This study has some limitations that reduce the possibility of generalizing the results to other contexts. A first limitation concerns the data collection period, which corresponds to the first wave of COVID-19. In this period, there was a rapid shift toward remote working together with other severe confinement measures. Future studies should thus observe whether the conclusions of this study are replicated even in less peculiar periods when remote working has become the “new normal” way of working. In addition, the cross-sectional design of the study described only associations between variables and did not account for cause-and-effect relationships. Future studies might examine these same relationships using a cross-lagged or longitudinal design. Third, despite the good sample size, the selection of participants for this study did not follow specific criteria ensuring the sample’s representativeness. On the contrary, we used a convenience sample composed mainly of well-educated employees, with limited experience of remote work, of which we do not have precise details on their working situation (e.g., precise role covered, occupational sector), whose characteristics have in some cases been measured through ordinal variables, as was the case for age.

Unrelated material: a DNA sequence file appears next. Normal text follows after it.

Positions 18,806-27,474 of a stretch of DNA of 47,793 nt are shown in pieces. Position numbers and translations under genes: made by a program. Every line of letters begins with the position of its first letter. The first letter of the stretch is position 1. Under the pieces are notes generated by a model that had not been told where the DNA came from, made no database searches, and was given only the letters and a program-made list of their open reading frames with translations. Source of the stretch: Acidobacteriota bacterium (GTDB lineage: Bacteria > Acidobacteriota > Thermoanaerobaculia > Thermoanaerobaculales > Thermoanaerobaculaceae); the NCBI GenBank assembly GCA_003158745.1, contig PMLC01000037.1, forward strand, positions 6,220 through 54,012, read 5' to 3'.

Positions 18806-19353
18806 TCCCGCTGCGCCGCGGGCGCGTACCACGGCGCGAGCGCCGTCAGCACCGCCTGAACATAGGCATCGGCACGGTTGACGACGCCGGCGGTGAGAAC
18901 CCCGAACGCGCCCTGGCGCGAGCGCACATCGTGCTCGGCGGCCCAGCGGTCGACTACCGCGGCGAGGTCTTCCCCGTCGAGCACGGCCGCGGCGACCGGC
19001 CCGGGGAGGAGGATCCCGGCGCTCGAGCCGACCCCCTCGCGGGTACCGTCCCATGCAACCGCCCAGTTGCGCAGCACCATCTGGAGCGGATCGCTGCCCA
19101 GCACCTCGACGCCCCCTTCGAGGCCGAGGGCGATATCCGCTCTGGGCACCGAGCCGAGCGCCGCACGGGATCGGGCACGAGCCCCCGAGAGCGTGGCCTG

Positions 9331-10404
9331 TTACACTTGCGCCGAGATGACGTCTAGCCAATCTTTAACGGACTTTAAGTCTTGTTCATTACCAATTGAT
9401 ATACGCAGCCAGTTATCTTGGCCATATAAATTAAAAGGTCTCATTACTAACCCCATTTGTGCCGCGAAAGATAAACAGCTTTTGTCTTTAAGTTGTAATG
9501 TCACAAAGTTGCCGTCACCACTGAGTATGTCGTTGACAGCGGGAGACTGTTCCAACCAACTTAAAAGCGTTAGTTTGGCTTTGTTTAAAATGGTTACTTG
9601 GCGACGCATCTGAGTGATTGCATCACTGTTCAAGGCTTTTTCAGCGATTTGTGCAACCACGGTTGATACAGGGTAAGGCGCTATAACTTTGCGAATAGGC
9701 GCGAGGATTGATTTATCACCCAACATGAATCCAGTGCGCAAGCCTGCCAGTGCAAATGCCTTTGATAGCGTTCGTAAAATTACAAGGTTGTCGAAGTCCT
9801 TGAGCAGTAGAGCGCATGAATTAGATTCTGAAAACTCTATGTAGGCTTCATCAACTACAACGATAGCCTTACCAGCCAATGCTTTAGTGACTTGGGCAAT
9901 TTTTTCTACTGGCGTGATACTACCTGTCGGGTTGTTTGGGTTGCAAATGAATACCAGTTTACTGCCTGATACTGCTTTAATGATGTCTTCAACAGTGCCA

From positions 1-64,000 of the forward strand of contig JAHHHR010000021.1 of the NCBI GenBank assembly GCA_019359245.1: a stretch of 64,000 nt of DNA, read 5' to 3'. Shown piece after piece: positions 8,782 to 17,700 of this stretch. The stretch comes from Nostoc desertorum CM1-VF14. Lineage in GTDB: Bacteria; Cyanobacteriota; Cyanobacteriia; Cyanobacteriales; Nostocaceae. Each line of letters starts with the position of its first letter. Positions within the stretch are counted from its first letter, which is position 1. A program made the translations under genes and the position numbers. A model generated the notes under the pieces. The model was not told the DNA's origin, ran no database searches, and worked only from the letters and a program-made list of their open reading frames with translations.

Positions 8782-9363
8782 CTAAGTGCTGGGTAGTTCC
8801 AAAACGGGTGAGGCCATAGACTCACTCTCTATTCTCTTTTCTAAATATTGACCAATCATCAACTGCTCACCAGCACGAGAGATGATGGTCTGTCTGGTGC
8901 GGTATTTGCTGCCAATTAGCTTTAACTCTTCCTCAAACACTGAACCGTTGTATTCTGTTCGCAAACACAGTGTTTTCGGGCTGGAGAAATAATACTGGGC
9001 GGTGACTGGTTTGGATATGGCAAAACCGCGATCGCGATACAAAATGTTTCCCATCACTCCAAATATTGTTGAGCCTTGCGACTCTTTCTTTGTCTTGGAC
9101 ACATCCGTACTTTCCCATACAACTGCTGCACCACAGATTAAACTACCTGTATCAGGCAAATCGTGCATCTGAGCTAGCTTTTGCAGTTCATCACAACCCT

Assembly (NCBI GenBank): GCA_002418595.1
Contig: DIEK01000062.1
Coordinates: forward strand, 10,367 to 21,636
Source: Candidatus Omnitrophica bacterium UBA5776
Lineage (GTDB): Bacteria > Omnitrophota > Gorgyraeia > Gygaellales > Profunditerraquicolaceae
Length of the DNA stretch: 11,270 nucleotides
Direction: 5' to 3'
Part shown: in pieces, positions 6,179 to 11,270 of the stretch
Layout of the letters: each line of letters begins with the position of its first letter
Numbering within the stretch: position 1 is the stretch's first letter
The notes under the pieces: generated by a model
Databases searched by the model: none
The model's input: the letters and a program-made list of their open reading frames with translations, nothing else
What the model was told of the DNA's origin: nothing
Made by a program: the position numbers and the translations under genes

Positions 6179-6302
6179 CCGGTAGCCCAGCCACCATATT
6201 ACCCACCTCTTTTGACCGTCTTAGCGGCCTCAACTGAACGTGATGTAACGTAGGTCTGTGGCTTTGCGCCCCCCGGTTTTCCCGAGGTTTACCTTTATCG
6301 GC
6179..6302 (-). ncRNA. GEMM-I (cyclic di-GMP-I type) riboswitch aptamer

Future studies should aim to increase the sample representativeness, use more detailed measures and possibly methodologies better considering and detailing the actual experience of the remote workers, such as a multi-method (quantitative and qualitative) design, and more precise measurement instruments.